Embarrassed by God

God, knock the teeth out of their mouths;
Lord, tear out the young lions’ fangs.
May they vanish like water that flows by;
may they aim their blunted arrows.
Like a slug that moves along in slime,
like a woman’s miscarried child,
may they not see the sun.–Psalm 58:6-8

A few weeks ago, I commented on the many passages in Psalms that sound like a caller to a talk-radio show spouting off about their opponents. I can’t remember if I cited this passage from Psalm 58, but I know that I had it in mind when I wrote the entry.

I’m reminded of these words as I have recently been reading Francis Chan’s book Erasing Hell. Among the many worthwhile things Chan presents is the notion of being embarrassed by God. He confesses to having a tendency to skip over the uncomfortable spots in scripture or to at least read them really fast in order to get to the “good stuff.”

In the context of Chan’s book, the passages to be minimized are those that speak of judgment and hell, the fate of the goats. We’ll all talk about the sheep and their rewards all day long, but we’d rather that the nasty spots would fade into the background or perhaps be dropped into footnotes by cutting-edge translators.

We don’t get to choose, though. Chan compares being embarrassed by God to the kid who tries to keep his friends away from his alcoholic father. On a good day, that father might be a lot of fun, but on a bad day . . . look out. Is that how we view God?

Modern sensibilities say that all that stuff about judgment and wrath are out of step with proper understanding. “I can’t believe in a God who would . . .” people frequently say. Most evangelicals don’t say that, but we tend to act that way. That kid with the alcoholic father doesn’t have to say, “I hate you when you’re drunk” to hate dad when he’s drunk.

Part of me wants to read David’s words here and dismiss them as words spoken in anger. I want to imagine God–the God who I can believe in–saying, “Okay David. Simmer down now. Remember that we’re all about love. All you need is love.” Yes, my foolish heart believes that God quotes the Beatles now and again.

But if I accept that this Psalm is inspired, then I can’t simply sweep it away as the product of David’s bad day. If I’m going to believe that the “good” Psalms–23, 51, 100–are inspired, then I have to accept that the teeth being knocked out are similarly God-breathed.

If God embarrasses me today as I read Psalm 58, how much more often do I embarrass Him–or maybe the better term is disappoint Him. God is in charge. He created everything and sustains everything. Abandoning that belief, we’re on a glide path into creating our own god who really just reflects our own limited vision and desire. If God embarrasses me, then I suppose I need embarrassing. If his words step on my toes, then I need to move my feet.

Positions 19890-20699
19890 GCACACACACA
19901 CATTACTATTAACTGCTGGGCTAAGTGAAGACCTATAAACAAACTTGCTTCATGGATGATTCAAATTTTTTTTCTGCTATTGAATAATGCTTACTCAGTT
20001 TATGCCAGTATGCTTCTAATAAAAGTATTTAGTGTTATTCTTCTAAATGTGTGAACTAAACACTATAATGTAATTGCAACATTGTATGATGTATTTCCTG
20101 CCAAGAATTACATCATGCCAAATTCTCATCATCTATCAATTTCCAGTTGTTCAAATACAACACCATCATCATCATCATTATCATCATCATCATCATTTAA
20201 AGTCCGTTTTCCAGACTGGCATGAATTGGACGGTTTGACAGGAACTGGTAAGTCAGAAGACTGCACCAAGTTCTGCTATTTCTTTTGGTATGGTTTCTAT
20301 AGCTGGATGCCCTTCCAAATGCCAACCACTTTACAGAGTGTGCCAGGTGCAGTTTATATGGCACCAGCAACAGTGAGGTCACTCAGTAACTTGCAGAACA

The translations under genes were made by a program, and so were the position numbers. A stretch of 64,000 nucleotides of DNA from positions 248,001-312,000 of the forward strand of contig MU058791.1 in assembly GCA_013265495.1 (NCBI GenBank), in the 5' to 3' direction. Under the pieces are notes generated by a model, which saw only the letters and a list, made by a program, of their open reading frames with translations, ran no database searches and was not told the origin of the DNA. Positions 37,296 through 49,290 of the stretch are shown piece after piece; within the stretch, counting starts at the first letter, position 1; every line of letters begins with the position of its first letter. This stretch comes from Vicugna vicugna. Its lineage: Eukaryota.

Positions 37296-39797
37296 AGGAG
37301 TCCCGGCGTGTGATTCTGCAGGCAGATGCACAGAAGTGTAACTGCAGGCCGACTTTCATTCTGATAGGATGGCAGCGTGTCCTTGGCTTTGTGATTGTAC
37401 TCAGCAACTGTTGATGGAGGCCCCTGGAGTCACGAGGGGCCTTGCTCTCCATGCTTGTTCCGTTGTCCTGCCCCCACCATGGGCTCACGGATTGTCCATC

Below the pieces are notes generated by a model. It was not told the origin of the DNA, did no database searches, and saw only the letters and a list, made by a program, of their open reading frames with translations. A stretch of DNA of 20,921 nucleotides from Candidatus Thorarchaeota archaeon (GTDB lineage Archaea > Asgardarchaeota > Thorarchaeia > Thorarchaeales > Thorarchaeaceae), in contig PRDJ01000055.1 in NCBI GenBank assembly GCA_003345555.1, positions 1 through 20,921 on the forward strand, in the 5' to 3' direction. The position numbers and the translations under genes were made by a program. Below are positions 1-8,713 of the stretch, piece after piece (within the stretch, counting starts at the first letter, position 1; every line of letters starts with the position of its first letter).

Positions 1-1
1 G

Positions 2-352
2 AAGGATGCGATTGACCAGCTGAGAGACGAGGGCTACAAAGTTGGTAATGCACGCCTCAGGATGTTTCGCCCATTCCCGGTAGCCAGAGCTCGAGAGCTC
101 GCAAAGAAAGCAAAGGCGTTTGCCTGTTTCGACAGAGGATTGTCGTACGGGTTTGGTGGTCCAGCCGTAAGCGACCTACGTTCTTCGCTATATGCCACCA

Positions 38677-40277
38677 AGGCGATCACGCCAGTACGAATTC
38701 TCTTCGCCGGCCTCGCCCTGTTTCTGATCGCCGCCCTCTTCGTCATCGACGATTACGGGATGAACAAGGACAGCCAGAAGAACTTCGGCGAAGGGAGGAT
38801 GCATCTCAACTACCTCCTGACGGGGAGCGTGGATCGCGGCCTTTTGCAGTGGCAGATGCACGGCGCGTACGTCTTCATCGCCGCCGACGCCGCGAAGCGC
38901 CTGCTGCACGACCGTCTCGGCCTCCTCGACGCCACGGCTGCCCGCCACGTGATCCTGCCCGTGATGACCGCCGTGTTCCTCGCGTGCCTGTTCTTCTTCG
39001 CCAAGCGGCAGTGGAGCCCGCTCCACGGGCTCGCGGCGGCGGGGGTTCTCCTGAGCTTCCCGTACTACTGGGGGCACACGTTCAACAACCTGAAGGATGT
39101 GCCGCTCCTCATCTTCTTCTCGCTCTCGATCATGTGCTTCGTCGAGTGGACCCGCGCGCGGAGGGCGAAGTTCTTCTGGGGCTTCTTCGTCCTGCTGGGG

Are You a Good Egg?

I’ve been thinking about eggs recently. Back when we lived in the hinterlands, we produced our own eggs. More accurately, our chickens produced the eggs that we snatched from them.  Since we’ve move back to the suburban wasteland, we can no longer keep chickens and have to buy eggs from the store.

What eggs should we buy? The options are, if not limitless, certainly broad. Do you buy the cheapest eggs at the cheapest store? Or do you go for something more exalted.

We can opt for brown eggs over white eggs. Brown eggs look like the ones that our flock on the farm laid, so they at least seem better. But of course, brown eggs raised in the same condition as the white eggs are exactly the same aside from their shell color. They may well have been fed a diet of drugs while residing in tiny cages with several of their closest friends, who may or may not be alive today.

Pay a little more and you can control for what you egg layers were fed: non-GMO feed, organic feed, vegetarian feed. You can also pay a premium for how the birds are raised: cage-free, free-range, or pasture raised.

What should the Christian buy? Should we be shamed into spending $50 a dozen for certified Kobe eggs, laid by hens who are paid a living wage and guaranteed to live out their natural lives in a national park? Should I feel bad if my eggs come from chickens that are not GMO-free? In mulling that, I’m reminded of something from Paul’s writing:

Therefore, don’t let anyone judge you in regard to food and drink or in the matter of a festival or a new moon or a Sabbath day. These are a shadow of what was to come; the substance is Christ. (Colossians  2:16-17)

Don’t let anyone judge you, but that doesn’t mean we shouldn’t judge for ourselves. I’d suggest judging on two criteria:

First, are you buying the best eggs you can buy? Eggs laid by chickens that go outside, that eat bugs, that clip blades of grass, and that live lives fairly close to how God designed them to live, are, not surprisingly, better tasting and more nutritious than the anemic, cage-produced eggs you can pick up for $.69 at Wal-Mart. The yolks are darker, and the taste is richer. Why would I eat substandard food?

Second, can you feel good about yourself knowing how the chickens who lay your eggs live? If a hen has to live in a tiny cage, given about ninety square inches in which to “range” so that I can buy cheaper eggs, I’d say that price is too high. For comparison, imagine spending your productive life in an airplane bathroom. Maybe you think that’s okay for the source of your omelet. I’m not supposed to judge you, but I can judge me.